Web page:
A (friendly! ;) ) response to Psychology of the Grognard by Jonathan Drain at D20 Source

I’ve often heard the sunk cost fallacy quoted as an argument for adoption of a different game system to the one you’ve already invested in.  Thing is, when applied too broadly it becomes the ‘sunk cost fallacy fallacy’.  Jonathan rightly added the caveat “even if it would be cheaper or better to abandon it for a new option”, but I think this point is worth expanding on because I tire of having people bandy the phrase ‘sunk cost fallacy’ about as if were some magic counter-argument.

Sunk cost applies to situations where you have made a bad investment, but are continuing to throw time and money after it because of what you’ve already spent, instead of cutting your losses.  Classic example: Someone continuing to gorge themselves beyond the point where they are enjoying the experience because they have paid for an ‘all-you-can-eat’ meal and they want ‘value for money’.

But ‘sunk cost fallacy’ doesn’t apply to situations where you have sunk your costs into something the performance of which you are happy with and which promises to continue performing well into the future and deliver pleasing results.

Remember that costs sunk into collections of rulebooks for a system are the tip of the iceberg.  The biggest investment in a long-running campaign is world-building and character-building.  Even pre-published settings require a great deal of work to put flesh on their bones.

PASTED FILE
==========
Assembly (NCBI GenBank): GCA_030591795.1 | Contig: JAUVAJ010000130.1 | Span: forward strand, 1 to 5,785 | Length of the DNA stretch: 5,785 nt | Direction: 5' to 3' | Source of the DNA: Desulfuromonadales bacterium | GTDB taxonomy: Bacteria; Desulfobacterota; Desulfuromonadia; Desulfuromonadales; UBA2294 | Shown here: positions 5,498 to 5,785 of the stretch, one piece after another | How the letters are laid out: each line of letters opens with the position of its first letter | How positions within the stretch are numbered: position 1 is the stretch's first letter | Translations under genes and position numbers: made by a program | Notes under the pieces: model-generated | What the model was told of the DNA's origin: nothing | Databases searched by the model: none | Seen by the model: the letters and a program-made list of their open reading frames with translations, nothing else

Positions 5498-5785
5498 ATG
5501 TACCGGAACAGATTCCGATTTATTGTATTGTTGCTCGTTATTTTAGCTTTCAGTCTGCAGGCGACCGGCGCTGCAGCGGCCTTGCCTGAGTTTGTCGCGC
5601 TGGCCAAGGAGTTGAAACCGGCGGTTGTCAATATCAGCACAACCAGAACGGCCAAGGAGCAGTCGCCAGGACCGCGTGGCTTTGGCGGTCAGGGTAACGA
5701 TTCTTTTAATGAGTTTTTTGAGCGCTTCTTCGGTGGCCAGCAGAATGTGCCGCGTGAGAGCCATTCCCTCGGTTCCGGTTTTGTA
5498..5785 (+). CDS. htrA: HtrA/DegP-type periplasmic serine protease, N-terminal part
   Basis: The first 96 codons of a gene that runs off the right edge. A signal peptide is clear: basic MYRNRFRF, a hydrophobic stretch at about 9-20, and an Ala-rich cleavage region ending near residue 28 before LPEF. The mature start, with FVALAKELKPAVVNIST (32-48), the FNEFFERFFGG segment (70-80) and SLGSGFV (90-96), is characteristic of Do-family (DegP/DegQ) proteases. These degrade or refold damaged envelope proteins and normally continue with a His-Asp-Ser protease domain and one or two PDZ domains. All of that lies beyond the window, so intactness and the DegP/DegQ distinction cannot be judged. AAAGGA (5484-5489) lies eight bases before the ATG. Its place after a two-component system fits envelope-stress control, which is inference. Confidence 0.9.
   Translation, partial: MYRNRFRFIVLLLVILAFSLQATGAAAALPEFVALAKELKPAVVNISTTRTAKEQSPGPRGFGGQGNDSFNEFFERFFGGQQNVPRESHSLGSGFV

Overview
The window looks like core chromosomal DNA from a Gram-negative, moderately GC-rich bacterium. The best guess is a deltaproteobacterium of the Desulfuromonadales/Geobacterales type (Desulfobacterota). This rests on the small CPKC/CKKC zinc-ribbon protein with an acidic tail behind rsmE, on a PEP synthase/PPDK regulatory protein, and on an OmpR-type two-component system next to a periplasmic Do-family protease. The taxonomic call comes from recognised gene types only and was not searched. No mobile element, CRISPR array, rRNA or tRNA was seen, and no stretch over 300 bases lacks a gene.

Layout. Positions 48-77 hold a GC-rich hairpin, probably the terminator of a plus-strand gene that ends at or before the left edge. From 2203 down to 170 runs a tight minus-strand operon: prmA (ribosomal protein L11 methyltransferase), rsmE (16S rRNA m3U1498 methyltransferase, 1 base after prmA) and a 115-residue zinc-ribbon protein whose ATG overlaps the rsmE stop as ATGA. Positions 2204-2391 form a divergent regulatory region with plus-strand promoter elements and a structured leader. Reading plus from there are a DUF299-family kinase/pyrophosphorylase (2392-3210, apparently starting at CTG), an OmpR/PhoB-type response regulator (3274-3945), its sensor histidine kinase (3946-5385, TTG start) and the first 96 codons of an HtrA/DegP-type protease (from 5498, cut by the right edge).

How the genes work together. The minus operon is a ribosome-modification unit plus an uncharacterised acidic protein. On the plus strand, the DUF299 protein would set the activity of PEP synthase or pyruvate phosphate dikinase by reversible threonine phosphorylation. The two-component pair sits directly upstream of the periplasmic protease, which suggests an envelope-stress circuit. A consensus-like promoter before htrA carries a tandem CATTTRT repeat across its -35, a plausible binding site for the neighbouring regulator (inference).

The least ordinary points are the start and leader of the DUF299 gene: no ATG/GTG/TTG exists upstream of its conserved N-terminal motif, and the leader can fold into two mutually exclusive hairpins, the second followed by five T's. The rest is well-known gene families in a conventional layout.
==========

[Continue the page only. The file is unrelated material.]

Now sunk cost would certainly apply if you were no longer enjoying the setting and characters, either because you had become disillusioned with the rules or had become bored with the setting and feel the itch to move on.  But if there’s still plenty of life and vigour in what you’ve got, and you have plenty of unused material in the pipeline, then you need a pretty compelling reason to abandon your existing ‘investment vehicle’.

For many roleplayers, the mere fact that the alternative game system they are offered has the same name but with a sequentially higher version number isn’t a compelling reason to abandon their setting or carry out a gigantic migration exercise.  It becomes even less compelling when what they regard as the critical success factors of their existing game system (for the purposes of their setting) aren’t even present in the alternative system under consideration.